This week our own GamCrowd TechWeek event is upon us, taking place at the Hippodrome Casino in Leicester Square, London.
As stated before, our vision for GamCrowd TechWeek is to give a platform for the amazing tech that the gambling industry develops and at the same time help the industry understand and navigate the tech landscape.
Kicking off our dedicated conference day this coming Wednesday, we have a panel that will tackle the subject head on and will ask what are the main challenges facing the gambling sector when it comes to technology. It features Dave McDowell, chief executive and founder of FSB Technology, alongside Max Francis from gaming technology startup Black Cow, Andrew Reader from early-stage investment firm Velo Partners and finally Vahe Baloulian, the chief executive from sportsbook backend provider BetConstruct.
We asked McDowell to give a preview of what he thinks the industry will need to be thinking about in order to answer some of the questions posed by the technological developments taking place both within and without the industry.
“There are three macro trends that are affecting the sports betting sector today, with each of these trends causing particular technology challenges for sports betting operators,” he told GamCrowd News.
“The first trend is increased access to live data. Live data coming from the sporting venue is getting faster, more detailed, more reliable and more expensive when sports authorities license their data rights. This data is the raw material that drives the algorithmic pricing models needed offer live trading. While there are several companies that provide real-time odds feeds, larger companies will want to control these tools to optimise trading margins.”
The second trend, he believes, is about regulatory oversight. “Where the industry was historically able to offer a dotcom product to a global audience, today each country’s regulatory body is implementing their own requirements for social responsibility, sometimes even moving into demands around hardware locations and betting markets on offer.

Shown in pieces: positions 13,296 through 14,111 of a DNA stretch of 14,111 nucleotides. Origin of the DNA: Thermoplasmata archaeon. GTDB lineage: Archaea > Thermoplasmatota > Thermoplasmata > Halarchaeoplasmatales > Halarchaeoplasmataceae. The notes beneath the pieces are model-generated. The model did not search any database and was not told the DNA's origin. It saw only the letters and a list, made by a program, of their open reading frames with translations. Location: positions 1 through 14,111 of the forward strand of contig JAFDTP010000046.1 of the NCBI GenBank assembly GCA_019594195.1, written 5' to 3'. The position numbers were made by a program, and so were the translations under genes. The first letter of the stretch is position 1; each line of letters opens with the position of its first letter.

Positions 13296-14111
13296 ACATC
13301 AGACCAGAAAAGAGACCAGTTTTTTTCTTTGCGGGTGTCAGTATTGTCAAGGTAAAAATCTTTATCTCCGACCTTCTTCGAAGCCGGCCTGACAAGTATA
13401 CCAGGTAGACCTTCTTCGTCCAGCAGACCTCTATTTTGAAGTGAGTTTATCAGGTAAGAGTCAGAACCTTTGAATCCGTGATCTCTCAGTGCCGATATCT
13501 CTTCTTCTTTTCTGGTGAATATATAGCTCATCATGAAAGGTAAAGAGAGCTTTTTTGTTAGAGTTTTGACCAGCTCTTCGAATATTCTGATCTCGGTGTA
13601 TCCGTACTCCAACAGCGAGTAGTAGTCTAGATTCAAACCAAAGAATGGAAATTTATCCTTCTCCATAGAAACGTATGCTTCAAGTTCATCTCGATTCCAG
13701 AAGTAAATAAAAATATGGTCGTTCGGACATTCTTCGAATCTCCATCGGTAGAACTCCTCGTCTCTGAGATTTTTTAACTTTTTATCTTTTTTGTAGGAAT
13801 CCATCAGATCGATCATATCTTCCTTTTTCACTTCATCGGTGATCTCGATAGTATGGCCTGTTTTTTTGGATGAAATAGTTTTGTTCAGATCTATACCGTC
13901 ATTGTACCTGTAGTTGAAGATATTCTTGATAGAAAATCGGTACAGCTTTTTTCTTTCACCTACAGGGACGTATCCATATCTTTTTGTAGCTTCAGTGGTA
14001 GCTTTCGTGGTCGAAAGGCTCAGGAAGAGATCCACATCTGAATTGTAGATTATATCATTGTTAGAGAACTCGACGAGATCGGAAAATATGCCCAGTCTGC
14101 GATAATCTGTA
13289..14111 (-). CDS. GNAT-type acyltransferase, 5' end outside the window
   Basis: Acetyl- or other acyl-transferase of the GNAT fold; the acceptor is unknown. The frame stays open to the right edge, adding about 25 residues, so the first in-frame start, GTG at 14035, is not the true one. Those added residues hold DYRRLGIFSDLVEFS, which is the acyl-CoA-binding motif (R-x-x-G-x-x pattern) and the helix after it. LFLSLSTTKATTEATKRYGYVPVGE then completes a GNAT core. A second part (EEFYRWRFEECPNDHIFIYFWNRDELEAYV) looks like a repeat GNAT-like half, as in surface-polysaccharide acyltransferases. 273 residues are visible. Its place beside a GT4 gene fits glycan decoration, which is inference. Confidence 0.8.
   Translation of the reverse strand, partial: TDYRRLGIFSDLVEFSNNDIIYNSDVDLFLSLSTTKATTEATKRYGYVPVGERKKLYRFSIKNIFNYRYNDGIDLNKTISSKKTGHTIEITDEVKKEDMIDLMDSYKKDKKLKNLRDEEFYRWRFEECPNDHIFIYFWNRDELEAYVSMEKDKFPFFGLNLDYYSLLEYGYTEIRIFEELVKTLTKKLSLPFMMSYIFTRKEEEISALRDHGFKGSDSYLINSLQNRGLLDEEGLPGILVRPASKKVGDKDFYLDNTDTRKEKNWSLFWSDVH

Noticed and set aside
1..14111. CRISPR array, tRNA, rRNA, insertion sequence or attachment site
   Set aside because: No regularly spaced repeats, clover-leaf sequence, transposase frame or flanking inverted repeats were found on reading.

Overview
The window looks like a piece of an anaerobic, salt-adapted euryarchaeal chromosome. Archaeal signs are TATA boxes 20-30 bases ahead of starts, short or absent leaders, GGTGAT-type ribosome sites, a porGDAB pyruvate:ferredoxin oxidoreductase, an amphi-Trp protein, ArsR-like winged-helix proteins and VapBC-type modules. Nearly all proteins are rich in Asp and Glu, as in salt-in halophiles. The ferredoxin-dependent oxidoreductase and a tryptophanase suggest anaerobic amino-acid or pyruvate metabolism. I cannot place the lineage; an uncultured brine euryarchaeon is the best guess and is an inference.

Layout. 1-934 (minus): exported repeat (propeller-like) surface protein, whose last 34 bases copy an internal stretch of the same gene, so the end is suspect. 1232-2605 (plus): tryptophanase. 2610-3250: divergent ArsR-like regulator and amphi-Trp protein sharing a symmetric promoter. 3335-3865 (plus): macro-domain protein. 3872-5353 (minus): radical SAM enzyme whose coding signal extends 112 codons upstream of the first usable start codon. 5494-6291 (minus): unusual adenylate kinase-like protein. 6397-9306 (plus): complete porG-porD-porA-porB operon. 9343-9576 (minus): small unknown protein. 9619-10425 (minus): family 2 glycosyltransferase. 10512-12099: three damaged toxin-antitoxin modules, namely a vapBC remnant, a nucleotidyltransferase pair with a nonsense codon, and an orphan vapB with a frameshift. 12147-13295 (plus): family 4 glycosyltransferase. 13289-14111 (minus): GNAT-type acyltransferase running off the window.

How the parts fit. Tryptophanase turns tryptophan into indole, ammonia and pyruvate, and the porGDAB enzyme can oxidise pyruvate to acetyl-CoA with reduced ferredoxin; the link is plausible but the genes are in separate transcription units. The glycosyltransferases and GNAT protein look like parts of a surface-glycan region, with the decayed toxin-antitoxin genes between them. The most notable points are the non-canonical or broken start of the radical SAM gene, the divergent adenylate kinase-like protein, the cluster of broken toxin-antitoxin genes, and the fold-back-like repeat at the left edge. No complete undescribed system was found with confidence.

“Legacy platforms can represent a prohibitively high fixed cost when moving into a new territory, where a modular and flexible platform can provide access to significantly more markets.”
Lastly, he said the industry would need to get to grips with the trend of changing consumer demand.
“This is not just the move to mobile-first design we have seen since the iPhone hit the market, but this trend impacts all aspects of CRM. The casino industry has led the way with customer segmentation and personalised offers, where these tools are still immature across the sports betting industry.
“Analysing a customer’s betting patterns and lifetime value, then using this information to provide a well-timed, personalised offer is significantly more difficult in sports betting then it is for a casino customer.”
McDowell points out that the sports-betting industry has been undergoing a complete modernisation of the tools that are used to compile odds, manage regulatory requirements and engage the consumer. “In order to survive and flourish, operators must look to use modern technology to drive both efficiency and scale across the sports book and the marketing department,” he says.
For the software suppliers, it means that companies such as FSB Technology must continue to improve the tools available, and that one particular area of interest comes with the degree to which machine learning is beginning to truly impact all three of the areas he has spoken about.
“With real-time feedback from actual bets placed, machine learning will help alter the in-play margins in order to maximise profitability,” he says. “Social responsibility, in particular spotting both problem gambling and fraud, will continue to improve across the industry. And personalised marketing, providing the right offer, at the right time, to the right customer will be transformed with this technology.”
Dave McDowell will be appearing at GamCrowd’s TechWeek event taking place this week at London’s Hippodrome Casino, Leicester Square. Contact me at firstname.lastname@example.org for more information.